Alongside the serious points were plenty of periods of levity and if we were scoring the panelists on how many laughs they could raise, Adam Price was a clear winner. He seemed to connect more with the audience and it would also appear that those who occupied the middle, undecided ground in the debate were clearly swayed as the evening progressed. I will leave other observers I saw in attendance like Betsan Powys to give you the real politico insights into what transpired tonight but in my opinion, and without giving away the actual percentages for or against getting all the current powers to the Assembly at once, the evening was a disaster for ‘True Wales’ especially on David of Monmouth’s home turf.

One of the biggest laughs of the evening:

An 86 year old gentleman got up, very frail in body if not in voice and with support from a person either side of him praised what he felt were the benefits that the National Assembly had brought to older people in Wales and amongst his several points he mentioned that Wales were the first in the world to establish an Older Persons’ Commissioner.

Rachel Banner (True Wales), “The Commissioner is not even an elderly person. “

Adam Price, “Well it may come as a surprise to you but the Children’s Commissioner is not a child either.” Cue raucous laughter.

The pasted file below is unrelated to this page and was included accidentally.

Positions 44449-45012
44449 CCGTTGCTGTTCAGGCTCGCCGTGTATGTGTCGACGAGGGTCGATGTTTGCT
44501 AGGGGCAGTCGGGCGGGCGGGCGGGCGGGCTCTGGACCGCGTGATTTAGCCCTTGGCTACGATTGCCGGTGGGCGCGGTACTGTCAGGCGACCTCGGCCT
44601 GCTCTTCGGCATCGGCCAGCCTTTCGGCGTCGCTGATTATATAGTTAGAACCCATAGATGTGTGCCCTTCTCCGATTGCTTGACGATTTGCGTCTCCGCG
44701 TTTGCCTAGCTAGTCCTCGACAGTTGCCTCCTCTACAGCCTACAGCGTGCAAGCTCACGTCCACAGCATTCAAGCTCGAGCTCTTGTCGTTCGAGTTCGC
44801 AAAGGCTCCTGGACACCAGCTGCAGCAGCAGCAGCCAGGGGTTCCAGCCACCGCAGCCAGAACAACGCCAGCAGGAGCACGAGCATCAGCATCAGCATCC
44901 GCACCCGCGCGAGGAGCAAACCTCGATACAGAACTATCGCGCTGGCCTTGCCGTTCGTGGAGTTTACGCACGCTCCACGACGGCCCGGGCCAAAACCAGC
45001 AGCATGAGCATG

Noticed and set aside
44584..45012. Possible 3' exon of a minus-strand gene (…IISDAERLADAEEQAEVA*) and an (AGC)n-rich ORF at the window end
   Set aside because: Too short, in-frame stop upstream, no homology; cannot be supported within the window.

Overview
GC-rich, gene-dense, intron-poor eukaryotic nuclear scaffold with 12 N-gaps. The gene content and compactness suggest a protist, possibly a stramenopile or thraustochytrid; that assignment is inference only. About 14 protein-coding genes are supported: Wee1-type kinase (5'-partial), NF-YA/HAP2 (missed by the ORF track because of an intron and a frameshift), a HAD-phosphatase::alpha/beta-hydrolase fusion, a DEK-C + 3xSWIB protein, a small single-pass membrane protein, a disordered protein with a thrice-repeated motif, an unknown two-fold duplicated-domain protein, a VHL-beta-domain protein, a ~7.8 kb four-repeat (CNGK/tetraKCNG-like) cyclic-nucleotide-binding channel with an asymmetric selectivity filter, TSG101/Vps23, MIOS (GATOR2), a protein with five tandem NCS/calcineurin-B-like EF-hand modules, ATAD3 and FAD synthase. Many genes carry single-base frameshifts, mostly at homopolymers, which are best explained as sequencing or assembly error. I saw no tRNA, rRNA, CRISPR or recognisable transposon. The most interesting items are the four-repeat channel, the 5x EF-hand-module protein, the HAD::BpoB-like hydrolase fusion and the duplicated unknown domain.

Time for a new spokesperson perhaps?

Friday, 1 May 2009

The CO$T of removing a dictator

179. It seems like a small figure given that we have been involved in a war for 6 years, though I don’t suppose it will seem like a small figure to the families and friends of those young men and women who gave their lives for their country.

By comparison, the Americans who clearly saw far more ‘action’ did not fare nearly so well and given that they are going to be hanging around in the 50 degree heat for a while longer there are sure to be more grieving American families until their final bugle call. 4000 US deaths and 60,000 injured to date (‘injured’ obviously includes the countless amputees). Total cost to the US tax payer? $3 Trillion(US). Even at one per second it would take over 100,000 years to even think of a trillion better ways to spend that money, but I don’t doubt that there are.

And for what? We are told it was to topple Saddam (how the goalposts changed as those elusive WMDs failed to materialise). A murderous dictator was indeed removed – but is this how much it costs to remove a dictator these days? No wonder another ‘coalition of the willing’ hasn’t been formed to topple all the remaining tyrants that continue to terrorise their populations.

Nearly 100,000 Iraqi civilian deaths, not to mention their wounded, and the collapsed infrastructure of bombed-out and bullet riddled towns and cities. We must measure the cost of this war in their human suffering as well, not just our own. It’s enough to make Iraqis positively nostalgic about life under Saddam.

But surely the British legacy in Iraq can’t be all bad? Well from what I saw of the BBC coverage last night pretty much the only thing we left behind in our patch in the south was 'lakes of sewage'. I wonder what new monsters will emerge from that fetid swamp.

The only thing to be happy about is that at least our soldiers are out of there. May their lives never be thrown away so carelessly again.